The Clientele Effect
The clientele effect is the idea that the type of investors attracted to a particular kind of security will affect the price of the security when policies or circumstances change. These investors are known as dividend clientele. For instance, some clientele would prefer a company that doesn't pay dividends at all, but instead invests their retained earnings toward growing the business. Some would instead prefer the regular income from dividends over capital gains. Of those who prefer dividends over capital gains, there are further subsets of clientele; for example, investors might prefer a stock that pays a high dividend, while another subset might look for a balance between dividend payout and reinvestment in the company.
Clientele Type Example
Retirees are more likely to prefer high dividend payouts over capital gains since this provides them with cash income. Therefore, if a company discontinued paying dividends, the clientele effect may cause retiree shareholders to sell the stock in favor of other income generating investments.
Clientele may choose to sell their stock if a firm changes its dividend policy, and deviates considerably from its preferences. On the other hand, the firm may attract a new clientele group if its new dividend policy appeals to the group's dividend preferences. These changes in demographics related to a stock's ownership due to a change of dividend policy are examples of the "clientele effect. "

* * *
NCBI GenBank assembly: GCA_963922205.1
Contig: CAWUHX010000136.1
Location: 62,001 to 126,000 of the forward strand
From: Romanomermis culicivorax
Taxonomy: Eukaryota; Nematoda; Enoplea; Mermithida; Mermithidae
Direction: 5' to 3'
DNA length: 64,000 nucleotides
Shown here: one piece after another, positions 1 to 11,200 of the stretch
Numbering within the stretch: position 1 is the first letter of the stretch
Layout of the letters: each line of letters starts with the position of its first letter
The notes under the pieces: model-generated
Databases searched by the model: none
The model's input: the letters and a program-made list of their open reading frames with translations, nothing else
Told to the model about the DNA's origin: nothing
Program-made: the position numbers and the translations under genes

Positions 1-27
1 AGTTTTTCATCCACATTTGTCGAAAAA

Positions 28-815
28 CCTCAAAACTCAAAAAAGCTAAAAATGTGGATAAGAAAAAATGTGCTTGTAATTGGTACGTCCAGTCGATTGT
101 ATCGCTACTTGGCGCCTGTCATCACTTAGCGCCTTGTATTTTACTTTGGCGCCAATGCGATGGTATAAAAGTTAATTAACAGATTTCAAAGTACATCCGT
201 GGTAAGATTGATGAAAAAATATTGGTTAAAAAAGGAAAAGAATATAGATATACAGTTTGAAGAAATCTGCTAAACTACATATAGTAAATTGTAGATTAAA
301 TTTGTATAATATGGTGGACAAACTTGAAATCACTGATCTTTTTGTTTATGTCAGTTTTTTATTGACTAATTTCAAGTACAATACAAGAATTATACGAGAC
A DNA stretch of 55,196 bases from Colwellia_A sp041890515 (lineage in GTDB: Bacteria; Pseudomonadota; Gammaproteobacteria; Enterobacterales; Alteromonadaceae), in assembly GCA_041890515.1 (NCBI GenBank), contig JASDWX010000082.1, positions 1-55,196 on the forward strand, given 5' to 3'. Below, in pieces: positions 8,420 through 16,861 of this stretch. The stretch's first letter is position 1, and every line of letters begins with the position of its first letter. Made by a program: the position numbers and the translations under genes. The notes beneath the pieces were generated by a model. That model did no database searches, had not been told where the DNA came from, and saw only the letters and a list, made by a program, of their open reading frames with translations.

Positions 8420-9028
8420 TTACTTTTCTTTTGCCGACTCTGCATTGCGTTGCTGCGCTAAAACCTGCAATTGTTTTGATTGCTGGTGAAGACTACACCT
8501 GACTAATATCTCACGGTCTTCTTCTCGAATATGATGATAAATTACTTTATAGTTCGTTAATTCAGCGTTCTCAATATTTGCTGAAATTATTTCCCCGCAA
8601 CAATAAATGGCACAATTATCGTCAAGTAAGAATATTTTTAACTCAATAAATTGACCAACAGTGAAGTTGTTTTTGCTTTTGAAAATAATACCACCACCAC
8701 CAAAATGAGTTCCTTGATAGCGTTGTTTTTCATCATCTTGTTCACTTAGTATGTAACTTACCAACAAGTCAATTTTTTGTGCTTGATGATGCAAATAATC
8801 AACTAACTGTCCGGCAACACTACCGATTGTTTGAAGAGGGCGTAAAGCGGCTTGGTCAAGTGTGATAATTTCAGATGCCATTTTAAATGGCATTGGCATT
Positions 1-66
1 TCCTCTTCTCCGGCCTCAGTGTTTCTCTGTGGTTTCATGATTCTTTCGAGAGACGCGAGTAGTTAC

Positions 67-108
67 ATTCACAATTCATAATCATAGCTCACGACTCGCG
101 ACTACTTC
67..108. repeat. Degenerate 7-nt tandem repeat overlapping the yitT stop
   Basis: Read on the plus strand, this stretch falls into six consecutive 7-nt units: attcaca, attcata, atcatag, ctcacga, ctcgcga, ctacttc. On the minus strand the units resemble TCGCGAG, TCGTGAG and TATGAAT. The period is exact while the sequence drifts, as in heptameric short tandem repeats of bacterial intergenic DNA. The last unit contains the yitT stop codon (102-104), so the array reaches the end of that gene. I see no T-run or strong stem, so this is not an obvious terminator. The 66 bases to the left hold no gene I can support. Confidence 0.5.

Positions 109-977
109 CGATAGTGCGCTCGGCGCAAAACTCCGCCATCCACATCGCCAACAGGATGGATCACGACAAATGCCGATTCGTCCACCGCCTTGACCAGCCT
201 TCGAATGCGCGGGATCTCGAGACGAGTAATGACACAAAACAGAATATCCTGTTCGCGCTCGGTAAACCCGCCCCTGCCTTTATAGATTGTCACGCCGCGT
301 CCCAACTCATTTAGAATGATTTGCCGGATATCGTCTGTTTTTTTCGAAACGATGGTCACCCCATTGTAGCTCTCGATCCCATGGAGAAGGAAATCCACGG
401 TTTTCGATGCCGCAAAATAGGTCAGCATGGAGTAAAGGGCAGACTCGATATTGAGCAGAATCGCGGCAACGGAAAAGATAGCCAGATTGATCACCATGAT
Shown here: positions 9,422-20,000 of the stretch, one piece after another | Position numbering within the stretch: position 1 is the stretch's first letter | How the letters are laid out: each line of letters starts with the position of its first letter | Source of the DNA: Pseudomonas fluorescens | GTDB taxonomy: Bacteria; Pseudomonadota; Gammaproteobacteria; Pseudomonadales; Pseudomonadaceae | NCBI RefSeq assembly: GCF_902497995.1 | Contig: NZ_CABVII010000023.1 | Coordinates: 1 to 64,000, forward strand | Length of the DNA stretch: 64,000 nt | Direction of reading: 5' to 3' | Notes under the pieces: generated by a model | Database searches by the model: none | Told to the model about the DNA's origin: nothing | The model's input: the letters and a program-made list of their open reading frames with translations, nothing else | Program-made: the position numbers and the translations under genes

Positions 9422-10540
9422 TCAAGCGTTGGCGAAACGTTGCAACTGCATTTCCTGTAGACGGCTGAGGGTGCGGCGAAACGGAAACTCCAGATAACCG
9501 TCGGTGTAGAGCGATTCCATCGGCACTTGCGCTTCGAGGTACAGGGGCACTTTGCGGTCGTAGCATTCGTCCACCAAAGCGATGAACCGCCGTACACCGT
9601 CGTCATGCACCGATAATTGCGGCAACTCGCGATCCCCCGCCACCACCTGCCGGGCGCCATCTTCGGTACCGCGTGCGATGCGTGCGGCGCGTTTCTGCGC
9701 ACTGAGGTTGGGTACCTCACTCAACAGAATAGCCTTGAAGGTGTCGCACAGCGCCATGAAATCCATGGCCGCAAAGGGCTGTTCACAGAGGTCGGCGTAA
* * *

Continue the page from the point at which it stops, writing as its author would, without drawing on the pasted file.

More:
This theory is related to the dividend irrelevance theory presented by Modigliani and Miller, which states that, under particular assumption, an investor's required return and the value of the firm are unrelated to the firm's dividend policy. After all, clientele can just choose to sell off their holdings if they dislike a firm's policy change, and the firm may simultaneously attract a new subset of clientele who like the policy change. Therefore, stock value is unaffected. This is true as long as the "market" for dividend policy is in equilibrium, where demand for such a policy meets the supply.
The clientele effect's real world implication is that what matters is not the content of the dividend policy, but rather the stability of the policy. While investors can always choose to sell shares of firms with undesirable dividend policy, and buy shares of firms with attractive dividend policy, there are brokerage costs and tax considerations associated with this. As a result, an investor may stick with a stock that has a sub-optimal dividend policy because the cost of switching investments outweighs the benefit the investor would receive by investing in a stock with a better dividend policy.
Although commonly used in reference to dividend or coupon (interest) rates, the clientele effect can also be used in the context of leverage (debt levels), changes in line of business, taxes, and other management decisions.